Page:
Nazri: Parliament panels cannot discuss NFC, Lynas, Tajudin Ramli cases yet

Nazri Aziz

(TMI) - Parliament and its select committees cannot deliberate on details in Lynas Corporation, the National Feedlot Centre (NFC) and the Tan Sri Tajudin Ramli cases until they are fully disposed off in court, de facto law minister Datuk Seri Mohamed Nazri Aziz has said despite a judgment to the contrary.

The senior minister said this applies to the newly-formed Parliamentary Select Committee (PSC) on Lynas, the Public Accounts Committee’s (PAC) investigation of the RM250 million NFC scandal and the recently-rejected questions by Pakatan Rakyat (PR) lawmakers to discuss the government’s out-of-court settlement with Tajudin.

“Yes, if it is still being discussed in court, the rule on subjudice applies,” Nazri (picture) told The Malaysian Insider when approached in Parliament yesterday.

It was then pointed out that the Lynas PSC only has a three-month term which would likely expire before the court clears its case, but Nazri said the panel’s deadline could still be extended.

“Even Tajudin’s case is still in court,” he said.

When pointed out that the issue of subjudice should only be determined by a court of law and not Parliament, the senior minister said: “I think it is obvious that if the case being heard in court, you cannot discuss it.”

The minister in the Prime Minister’s Department said this when asked to explain the Dewan Rakyat’s decision for rejecting questions by lawmakers on Tajudin, the former Malaysia Airlines (MAS) chief, and his controversial settlement with state-owned Danaharta.

“Anyway, such out-of-court settlements are not something out of this world,” he added.

But a High Court ruling sighted by The Malaysian Insider last week showed that the minister’s viewpoint could be flawed.

The High Court, in a contempt suit filed by Syarikat Bekalan Air Selangor Sdn Bhd (SYABAS) against a Selangor government lawyer and PAS organ Harakah last year, had held that the courts must be cautious in applying the subjudice law and must also take into consideration constitutional provisions on the freedom of speech.

Justice Ariff Yusof, when rejecting the application, had stressed that the common law rule on subjudice must be moulded “in the light of fundamental liberties provisions”.

“The court cannot believe the sensitivities of the average Malaysian can be so different so as to incline the court to adopt a completely different juristic approach which relegates freedom of expression below the subjudice rule,” he had said.

On March 13, it was reported that the House had rejected questions from four DAP lawmakers on the Tajudin-Danaharta out-of-court settlement, saying it could not discuss issues being deliberated in court.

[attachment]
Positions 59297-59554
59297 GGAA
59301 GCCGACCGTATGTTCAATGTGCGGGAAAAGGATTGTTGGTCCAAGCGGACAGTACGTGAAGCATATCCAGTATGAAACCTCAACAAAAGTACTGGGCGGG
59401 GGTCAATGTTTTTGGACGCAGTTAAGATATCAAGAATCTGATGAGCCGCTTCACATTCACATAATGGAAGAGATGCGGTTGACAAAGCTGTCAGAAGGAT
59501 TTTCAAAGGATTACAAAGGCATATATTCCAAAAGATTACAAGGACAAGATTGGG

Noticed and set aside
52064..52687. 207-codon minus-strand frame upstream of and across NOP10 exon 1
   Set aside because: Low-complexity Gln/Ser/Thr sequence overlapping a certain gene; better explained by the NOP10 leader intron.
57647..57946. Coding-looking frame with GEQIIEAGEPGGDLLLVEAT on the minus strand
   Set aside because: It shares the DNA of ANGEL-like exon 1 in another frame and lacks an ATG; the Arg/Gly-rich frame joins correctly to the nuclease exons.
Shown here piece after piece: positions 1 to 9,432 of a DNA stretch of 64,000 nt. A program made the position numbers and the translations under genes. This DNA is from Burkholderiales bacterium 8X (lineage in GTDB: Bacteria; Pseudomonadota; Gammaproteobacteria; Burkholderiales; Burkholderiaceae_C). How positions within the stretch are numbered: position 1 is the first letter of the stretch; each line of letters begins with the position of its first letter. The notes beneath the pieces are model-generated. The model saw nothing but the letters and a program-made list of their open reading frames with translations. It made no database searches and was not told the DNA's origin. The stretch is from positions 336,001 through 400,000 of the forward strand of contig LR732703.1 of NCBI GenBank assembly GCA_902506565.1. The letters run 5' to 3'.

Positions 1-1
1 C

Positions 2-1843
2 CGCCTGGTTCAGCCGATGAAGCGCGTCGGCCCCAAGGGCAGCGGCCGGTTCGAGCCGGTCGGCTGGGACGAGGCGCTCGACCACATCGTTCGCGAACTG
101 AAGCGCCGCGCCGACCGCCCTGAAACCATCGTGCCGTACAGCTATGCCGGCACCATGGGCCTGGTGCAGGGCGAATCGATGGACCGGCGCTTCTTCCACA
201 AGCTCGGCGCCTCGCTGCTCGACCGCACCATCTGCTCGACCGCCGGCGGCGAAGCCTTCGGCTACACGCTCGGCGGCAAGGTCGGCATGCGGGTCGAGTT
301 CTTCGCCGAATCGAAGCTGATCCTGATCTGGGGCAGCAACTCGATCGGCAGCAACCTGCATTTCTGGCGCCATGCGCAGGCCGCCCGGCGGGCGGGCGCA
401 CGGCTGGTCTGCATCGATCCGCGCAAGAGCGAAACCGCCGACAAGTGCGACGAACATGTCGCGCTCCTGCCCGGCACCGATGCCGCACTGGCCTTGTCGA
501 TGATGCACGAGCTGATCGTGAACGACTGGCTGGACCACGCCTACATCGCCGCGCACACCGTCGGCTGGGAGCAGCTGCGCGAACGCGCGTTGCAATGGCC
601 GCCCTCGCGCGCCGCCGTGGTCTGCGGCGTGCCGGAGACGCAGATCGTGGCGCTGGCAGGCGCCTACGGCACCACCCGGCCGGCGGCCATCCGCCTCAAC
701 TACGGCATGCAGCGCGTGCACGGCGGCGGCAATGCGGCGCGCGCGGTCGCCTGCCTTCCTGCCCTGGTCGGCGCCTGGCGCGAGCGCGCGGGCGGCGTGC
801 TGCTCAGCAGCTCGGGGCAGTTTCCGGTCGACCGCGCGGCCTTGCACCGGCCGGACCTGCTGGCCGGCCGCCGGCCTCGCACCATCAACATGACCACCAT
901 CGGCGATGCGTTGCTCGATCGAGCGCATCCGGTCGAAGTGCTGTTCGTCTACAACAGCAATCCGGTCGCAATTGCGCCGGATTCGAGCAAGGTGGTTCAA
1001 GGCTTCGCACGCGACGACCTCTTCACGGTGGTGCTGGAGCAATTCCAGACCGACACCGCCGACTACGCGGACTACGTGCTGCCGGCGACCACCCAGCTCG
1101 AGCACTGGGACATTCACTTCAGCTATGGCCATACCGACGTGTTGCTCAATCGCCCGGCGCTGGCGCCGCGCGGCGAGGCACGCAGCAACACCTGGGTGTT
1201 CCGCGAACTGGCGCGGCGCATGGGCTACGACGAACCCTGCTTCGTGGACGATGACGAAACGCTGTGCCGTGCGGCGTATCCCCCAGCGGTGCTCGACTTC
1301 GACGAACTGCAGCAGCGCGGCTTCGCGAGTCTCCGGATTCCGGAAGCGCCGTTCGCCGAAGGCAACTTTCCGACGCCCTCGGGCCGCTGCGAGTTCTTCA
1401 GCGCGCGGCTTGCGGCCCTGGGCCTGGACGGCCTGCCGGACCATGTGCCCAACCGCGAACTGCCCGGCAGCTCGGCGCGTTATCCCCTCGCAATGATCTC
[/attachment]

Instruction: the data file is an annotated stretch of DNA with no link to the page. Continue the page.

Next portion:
The four MPs had all asked Putrajaya to reveal details of the settlement and how it benefits the public as Tajudin had already been ordered by the High Court to pay the RM589 million he owed Danaharta, which was set up to take over bad debts during the 1997 Asian financial crisis.

Last Tuesday, the topic of subjudice was again raised in Parliament during debates on the motion to form the Lynas PSC.

The motion was approved despite this but opposition backbenchers refused to lend their support, saying it was merely a “public relations exercise” by Putrajaya to legitimise Lynas’ controversial rare earths refinery in Kuantan.

But Nazri gave a reminder yesterday that the deliberations in the House on the Lynas PSC had merely centred on “administrative” matters pertaining to the formation of the panel, such as its composition and reference terms.

“So if someone says that the government was inconsistent (in rejecting questions on Tajudin) because we allowed discussion on Lynas, it is not true.

“On the Lynas matter, we were not discussing the merits of the case,” Nazri explained.

Ten Kuantan residents have taken up a suit against Australian miner Lynas Corporation, seeking a court order to reverse the Atomic Energy Licensing Board’s (AELB) approval of a temporary operating licence (TOL) to run the rare earths refinery in the Gebeng Industrial Estate.

Last Wednesday, Dewan Rakyat Speaker Tan Sri Pandikar Amin Mulia clarified in the House that matters specific to criminal charges brought against National Feedlot Corporation (NFCorp) chairman Datuk Seri Mohamad Salleh Ismail would be subjudice when discussing the NFC scandal.

His explanation came after he rejected an emergency motion the week before to discuss the alleged abuse of funds by Salleh and his family. Salleh, who is currently facing charges of criminal breach of trust in court, is the husband of minister Datuk Seri Shahrizat Abdul Jalil.

The PAC has also opened probes on both the Tajudin and NFC issues, but according to Nazri, the committee, as an “extension of Parliament” would still not be allowed to touch on any issue that would be related to the ongoing court cases.